The Rams looked like a tonic for a Cowboys squad which had not celebrated a win in a month. They soothed the hurt from New England and offered a booster shot of confidence to a running attack which had averaged less than 90 yards rushing per game through five contests.
Dallas sprinted to an early 14-0 lead, mainly on the legs of rookie DeMarco Murray, who ran the stock lead draw 91 yards for a touchdown on Dallas’ first series of the game. Murray struggled the rest of the first half, but when the defense kept the anemic Rams attack under control, Jason Garrett had the opportunity to find the Murray template. Garrett learned that Murray worked best on the perimeter, off tosses and outside zones, though he also showed the muscle and drive to make the lead draw an effective tool.
The Rams are the NFL’s worst rushing defense, so it’s likely premature to over-react to the team’s 294 yards rushing today. Murray’s skills are obvious however, and the St. Louis contest gave the offensive line ample reps (34) to build some cohesion and continuity. With a key division game upcoming, against an Eagles team that has also had trouble stopping the run, the timing could not be better.
As is the way with the 2011, the spike in rushing performance was offset somewhat by the most uneven passing game performance of the season. The timing was off for much of the game. Open receivers were missed and passes were dropped. Dez Bryant dropped a certain touchdown off a slant just before the half.
Bryant shook off the mistake and had a four-quarter game. The last of his five catches was a 20 yard touchdown fade up the right sideline.
On defense, Rob Ryan’s guys had a one bullet-point game plan: stop Stephen Jackson. Jackson beat then for two consecutive big plays on the Rams lone scoring drive, running a trap-draw for 40 yards, then running a counter to the right for a score one play later. The Cowboys re-grouped, allowing Jackson less than 30 yards the remainder of the game. The defense stopped Jackson on 4th and goal from the one in the last minute, stopping St. Louis on downs after 1st and goal from the two, showing the energy they displayed last week carried over.
Notes: This was a big day for the rookie runners. Murray shattered Emmitt Smith’s team single-game rushing record of 237. He was joined in the big-smile department by Phillip Tanner, who got several fourth quarter runs and notched his first career touchdown.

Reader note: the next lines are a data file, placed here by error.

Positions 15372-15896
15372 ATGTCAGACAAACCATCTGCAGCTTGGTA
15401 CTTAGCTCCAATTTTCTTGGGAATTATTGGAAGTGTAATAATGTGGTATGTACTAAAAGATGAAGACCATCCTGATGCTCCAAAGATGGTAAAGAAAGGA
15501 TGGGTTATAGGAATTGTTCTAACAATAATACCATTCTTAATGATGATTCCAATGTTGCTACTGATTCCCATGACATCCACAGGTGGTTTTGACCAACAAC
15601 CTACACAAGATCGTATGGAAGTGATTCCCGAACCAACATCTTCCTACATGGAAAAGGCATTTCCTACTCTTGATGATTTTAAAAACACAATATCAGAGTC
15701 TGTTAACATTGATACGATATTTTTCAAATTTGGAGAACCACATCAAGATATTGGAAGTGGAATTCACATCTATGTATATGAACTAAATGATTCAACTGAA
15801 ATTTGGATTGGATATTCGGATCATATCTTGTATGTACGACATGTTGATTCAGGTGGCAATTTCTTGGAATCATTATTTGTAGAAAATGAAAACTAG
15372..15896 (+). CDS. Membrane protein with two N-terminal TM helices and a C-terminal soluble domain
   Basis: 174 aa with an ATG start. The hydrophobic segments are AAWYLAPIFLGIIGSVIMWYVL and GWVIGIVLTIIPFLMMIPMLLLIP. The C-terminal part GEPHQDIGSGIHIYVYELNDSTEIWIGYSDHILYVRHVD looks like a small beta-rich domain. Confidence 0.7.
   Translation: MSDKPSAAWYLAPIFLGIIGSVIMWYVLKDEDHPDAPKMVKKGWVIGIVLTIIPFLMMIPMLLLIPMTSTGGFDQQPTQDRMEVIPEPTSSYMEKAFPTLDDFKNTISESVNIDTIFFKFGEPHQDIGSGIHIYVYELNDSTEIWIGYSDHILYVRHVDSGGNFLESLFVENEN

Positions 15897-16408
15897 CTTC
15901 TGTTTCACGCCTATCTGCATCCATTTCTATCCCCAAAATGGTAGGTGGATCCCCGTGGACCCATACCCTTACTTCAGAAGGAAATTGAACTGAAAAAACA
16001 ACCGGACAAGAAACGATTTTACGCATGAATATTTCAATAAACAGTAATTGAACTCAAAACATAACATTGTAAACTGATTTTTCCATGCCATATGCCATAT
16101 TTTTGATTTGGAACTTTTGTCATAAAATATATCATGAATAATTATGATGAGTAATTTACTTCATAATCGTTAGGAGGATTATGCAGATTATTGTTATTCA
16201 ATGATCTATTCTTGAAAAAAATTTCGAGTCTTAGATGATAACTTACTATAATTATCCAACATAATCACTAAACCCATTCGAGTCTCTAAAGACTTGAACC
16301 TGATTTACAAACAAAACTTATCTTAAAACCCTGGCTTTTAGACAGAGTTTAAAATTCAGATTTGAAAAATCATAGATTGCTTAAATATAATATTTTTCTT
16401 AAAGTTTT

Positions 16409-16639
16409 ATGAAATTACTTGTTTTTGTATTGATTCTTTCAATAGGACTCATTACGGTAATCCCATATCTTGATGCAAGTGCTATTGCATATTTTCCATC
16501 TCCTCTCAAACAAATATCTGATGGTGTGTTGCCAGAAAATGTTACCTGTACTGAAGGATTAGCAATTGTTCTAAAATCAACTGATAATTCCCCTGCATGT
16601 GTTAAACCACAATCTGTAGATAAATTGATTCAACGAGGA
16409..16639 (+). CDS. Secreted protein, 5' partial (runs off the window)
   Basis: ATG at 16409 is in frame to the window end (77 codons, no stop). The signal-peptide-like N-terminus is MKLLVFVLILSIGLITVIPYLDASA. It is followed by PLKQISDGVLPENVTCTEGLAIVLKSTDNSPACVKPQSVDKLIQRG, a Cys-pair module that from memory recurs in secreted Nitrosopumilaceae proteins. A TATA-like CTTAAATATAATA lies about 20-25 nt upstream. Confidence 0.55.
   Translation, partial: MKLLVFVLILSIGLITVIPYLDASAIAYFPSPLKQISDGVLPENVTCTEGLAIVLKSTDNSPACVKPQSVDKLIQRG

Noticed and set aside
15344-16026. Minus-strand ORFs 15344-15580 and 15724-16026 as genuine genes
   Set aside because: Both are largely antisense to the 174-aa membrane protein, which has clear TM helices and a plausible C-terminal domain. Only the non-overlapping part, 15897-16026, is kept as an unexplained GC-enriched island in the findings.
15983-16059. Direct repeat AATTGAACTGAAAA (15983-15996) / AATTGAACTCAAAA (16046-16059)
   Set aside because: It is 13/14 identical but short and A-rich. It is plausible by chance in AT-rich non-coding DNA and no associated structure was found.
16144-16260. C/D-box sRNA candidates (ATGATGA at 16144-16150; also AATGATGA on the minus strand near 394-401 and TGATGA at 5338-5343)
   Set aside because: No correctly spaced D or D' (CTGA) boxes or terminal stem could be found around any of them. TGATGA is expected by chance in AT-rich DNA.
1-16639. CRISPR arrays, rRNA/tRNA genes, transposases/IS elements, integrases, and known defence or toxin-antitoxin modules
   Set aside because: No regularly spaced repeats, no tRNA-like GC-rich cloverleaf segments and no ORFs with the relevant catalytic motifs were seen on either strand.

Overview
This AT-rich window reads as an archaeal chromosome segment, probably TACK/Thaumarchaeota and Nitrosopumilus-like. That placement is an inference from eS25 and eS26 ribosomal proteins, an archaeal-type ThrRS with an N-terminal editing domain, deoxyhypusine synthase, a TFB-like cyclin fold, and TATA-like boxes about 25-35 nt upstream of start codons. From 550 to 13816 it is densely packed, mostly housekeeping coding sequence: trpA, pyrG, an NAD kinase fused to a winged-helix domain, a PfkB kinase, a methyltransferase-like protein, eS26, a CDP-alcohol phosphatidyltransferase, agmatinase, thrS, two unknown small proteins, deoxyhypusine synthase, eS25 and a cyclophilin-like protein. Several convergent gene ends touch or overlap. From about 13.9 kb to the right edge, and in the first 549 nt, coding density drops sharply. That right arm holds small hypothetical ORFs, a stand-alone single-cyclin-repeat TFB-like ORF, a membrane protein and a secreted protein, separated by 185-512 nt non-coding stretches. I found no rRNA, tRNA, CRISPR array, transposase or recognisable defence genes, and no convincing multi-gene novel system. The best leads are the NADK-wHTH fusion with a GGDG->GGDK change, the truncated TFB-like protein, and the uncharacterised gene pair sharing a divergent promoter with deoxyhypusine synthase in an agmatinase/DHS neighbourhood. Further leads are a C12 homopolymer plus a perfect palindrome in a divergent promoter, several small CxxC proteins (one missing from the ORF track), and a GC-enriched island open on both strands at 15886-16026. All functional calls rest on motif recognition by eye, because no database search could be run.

— On the downside, Murray’s and Tanner’s rise may mark Tashard Choice’s demise. The 4th year veteran fumbled the ball away on Dallas’ first 3rd quarter series and did not play again. This was Choice’s second lost fumble in the last two games.
— A solid start for prodigal guard Montrae Holland, who showed no conditioning issues, while making some big blocks.
— The challenge for Eagles week is getting both phases of the offense in sync. The passing game has carried the offense, but tonight it sputtered, while the running game finally got out of the garage.
Play of the Game
1st-and-19. One play after a Tony Fiammetta holding penalty wiped out a long Murray edge run, the Cowboys lined up in a base 21 set, with Jason Witten flexed right. The extra space pulled an outside linebacker into space, putting six defenders inside the Rams box against the six Cowboys blockers. The Rams put both safeties deep, expecting the Cowboys to pass to get back much of the needed 19 yards.
The Rams are playing pass. Their LE, RE and LDT charge upfield. Kyle Kosier lets his man rush upfield and seals him outside. Both Doug Free and Tyron Smith do the same with their men. LG Montrae Holland the C Phil Costa double team the tackle lined up over Costa:
Tony Romo’s play pass action has the middle linebacker and the weakside linebacker dropping and dithering. They’re not sure if the play is a pass or a run. That hesitancy gives fullback Tony Fiammetta time to get upfield and block the middle linebacker. Jason Witten does the same on his linebacker. Holland comes of his double team block and seals the third linebacker. Dallas had the desired “hat-on-a-hat” situation on every one of the seven Rams defenders:
Murray cuts left and has only FS Quintin Mikell to beat. A sharp cut to the left sideline spins Mikell around and turns Murray loose to the left sideline. He has too much speed and finishes the play.
Everything is better — and easier — when your offense can run the ball. Here’s to more of the same. Long report tomorrow.